Car sellers learn the language of women
Women flat-out decide or in some way influence most of the car and
truck purchases in the United States - more than 80 percent, according
to some estimates.
But talk to women candidly about their auto-buying experience, and you’ll find that many aren’t thrilled with the experience in showrooms.
Women still report being asked, “When are you going to bring your husband in?
When are you going to bring your dad in?” and similar disrespectful questions, said Fara Warner, author of the 2005 book “Power of the Purse.”
So what’s a male-dominated industry like the car business to do?
Enter MagicHands, started by a couple of entrepreneurs who thought they could make some money straightening out the problem.
Data from J.D. Power and Associates show that the situation isn’t as bad as some anecdotes suggest. Men pay a little more for their new vehicles than women, and women are a little less satisfied than men with the maintenance and repair process at dealerships.
Many dealerships have already installed child-friendly areas, with toys and child videos, and dealerships report doing their best to attract female salespeople and to treat all customers with respect.
But MagicHands, a New York-based Web site, aims to go a step
further and help improve the communication between female customers and
The site educates women about all things automotive, with a staff of female automotive experts who write articles and answer questions on repair, maintenance and car buying.
MagicHands also provides a unique service: certifying dealerships as female-friendly after they’ve passed a course on how to communicate with women, which continues to pose a challenge to many salesmen.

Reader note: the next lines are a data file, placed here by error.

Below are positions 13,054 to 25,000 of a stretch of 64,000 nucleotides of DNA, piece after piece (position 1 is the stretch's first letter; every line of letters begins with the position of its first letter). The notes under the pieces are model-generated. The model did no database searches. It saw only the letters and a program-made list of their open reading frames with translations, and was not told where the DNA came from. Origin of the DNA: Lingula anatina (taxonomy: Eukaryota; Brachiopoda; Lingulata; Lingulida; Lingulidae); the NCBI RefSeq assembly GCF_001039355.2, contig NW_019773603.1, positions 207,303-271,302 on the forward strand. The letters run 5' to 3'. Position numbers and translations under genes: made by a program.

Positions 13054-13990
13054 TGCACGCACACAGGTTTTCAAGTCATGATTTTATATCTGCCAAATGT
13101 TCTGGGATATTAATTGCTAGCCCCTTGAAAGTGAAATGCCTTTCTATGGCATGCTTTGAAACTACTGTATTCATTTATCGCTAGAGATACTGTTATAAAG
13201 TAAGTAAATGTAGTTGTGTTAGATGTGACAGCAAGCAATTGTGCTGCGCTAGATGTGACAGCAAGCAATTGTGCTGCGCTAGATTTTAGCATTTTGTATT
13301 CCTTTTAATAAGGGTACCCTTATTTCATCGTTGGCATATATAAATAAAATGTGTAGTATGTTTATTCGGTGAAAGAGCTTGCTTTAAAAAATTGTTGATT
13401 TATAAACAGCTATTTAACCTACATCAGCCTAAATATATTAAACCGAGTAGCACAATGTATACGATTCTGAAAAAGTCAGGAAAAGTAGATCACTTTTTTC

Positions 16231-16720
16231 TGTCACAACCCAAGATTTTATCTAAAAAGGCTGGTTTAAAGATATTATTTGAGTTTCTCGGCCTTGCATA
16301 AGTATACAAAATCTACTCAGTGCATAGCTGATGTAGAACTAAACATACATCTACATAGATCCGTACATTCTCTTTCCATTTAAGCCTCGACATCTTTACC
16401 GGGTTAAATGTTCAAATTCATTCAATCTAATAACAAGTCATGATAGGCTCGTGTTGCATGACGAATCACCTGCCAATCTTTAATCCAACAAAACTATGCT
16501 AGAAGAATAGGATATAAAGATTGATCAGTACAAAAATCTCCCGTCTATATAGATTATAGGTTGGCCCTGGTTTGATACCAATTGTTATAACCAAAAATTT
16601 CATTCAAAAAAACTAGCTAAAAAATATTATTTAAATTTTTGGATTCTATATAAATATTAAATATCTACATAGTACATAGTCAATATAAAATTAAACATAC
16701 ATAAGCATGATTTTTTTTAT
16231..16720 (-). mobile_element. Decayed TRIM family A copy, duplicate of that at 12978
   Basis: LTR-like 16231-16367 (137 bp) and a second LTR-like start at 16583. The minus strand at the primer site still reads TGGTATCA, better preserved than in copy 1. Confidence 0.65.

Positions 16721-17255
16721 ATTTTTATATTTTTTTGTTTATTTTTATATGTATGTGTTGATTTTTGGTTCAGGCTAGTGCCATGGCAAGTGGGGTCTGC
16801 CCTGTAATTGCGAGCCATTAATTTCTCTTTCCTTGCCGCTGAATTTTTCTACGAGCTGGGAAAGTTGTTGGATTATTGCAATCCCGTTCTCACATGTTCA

Forty-nine percent of the nation’s dealerships don’t have even one female salesperson, according to a 2006 survey by the National Auto Dealers Association. The number of women selling cars and trucks in showrooms declined this year - to about 8 percent of the 231,400 auto salespeople nationwide.
“I’m not a screaming feminist waving my finger at auto dealers,” said Jody DeVere, president of MagicHands. “I’m a businessperson, and I saw an opportunity.”
To be certified, members of a dealership’s sales team must read a book on how to communicate with women, titled “How to Get Rich Selling Cars and Trucks to Women,” and take a training course. Then they must pass a 134-question test, which takes about an hour to complete.
“We’re teaching them how to attract, sell and increase loyalty with women,” said DeVere, who also has two male partners in the MagicHands enterprise.
MagicHands gets about 20,000 visitors each month. About 50 dealerships have signed on for certification services. Dealerships pay $225 per person for 12 months of training and $795 a month for the dealership certification.
Such female-friendly certification strikes the general manager of Fort Myers Toyota as “funny” and a bit insulting to women in the 21st century.
“Woman or man, we treat them equally,” said John Marazzi at the Fort Myers dealership, which says it’s Toyota’s seventh-largest in the nation.
“If you have different policies in place, it means you don’t view them as equals,” Marazzi said.
The mistake some car salespeople make, Marazzi said, is assuming the vehicle is for the man. If a couple comes in for some car-shopping, Marazzi said his salespeople will try to find out who expects to use the car most, and then direct the most questions to that person.
Overall, “we find that 70 percent of the time, the woman is the decision-maker” on a household’s auto purchase, Marazzi said.
His sales force currently has three women. The newest, Cheryl King, in November moved over from 15 years of auto dealer accounting, to sales.
“I just needed a new challenge, and approached John (Marazzi) about the job,” said King, 43.
King still “shadows” other sales people, but already has some sales to her credit. Although each buyer is different, King did offer these gender-based observations:
“A man wants to know what’s under the hood, the special features, the horsepower, how fast it will go.
“A woman wants safety, affordability and reliability — with some style.”
The Fort Myers Toyota dealer doesn’t have to go out to recruit able salespeople; they come to the dealership, Marazzi said. Although many of his key support staff members are female, he said few women apply to sell cars. Marazzi thinks that’s because showing cars on a lot all day during the region’s long, hot and humid summers is especially unappealing to women.
King, however, thinks it could be “a lack of self-confidence. That’s what I’m building up now in myself.”
—Gannett News Service and The News-Press staff writer Laura Ruane contributed to this report.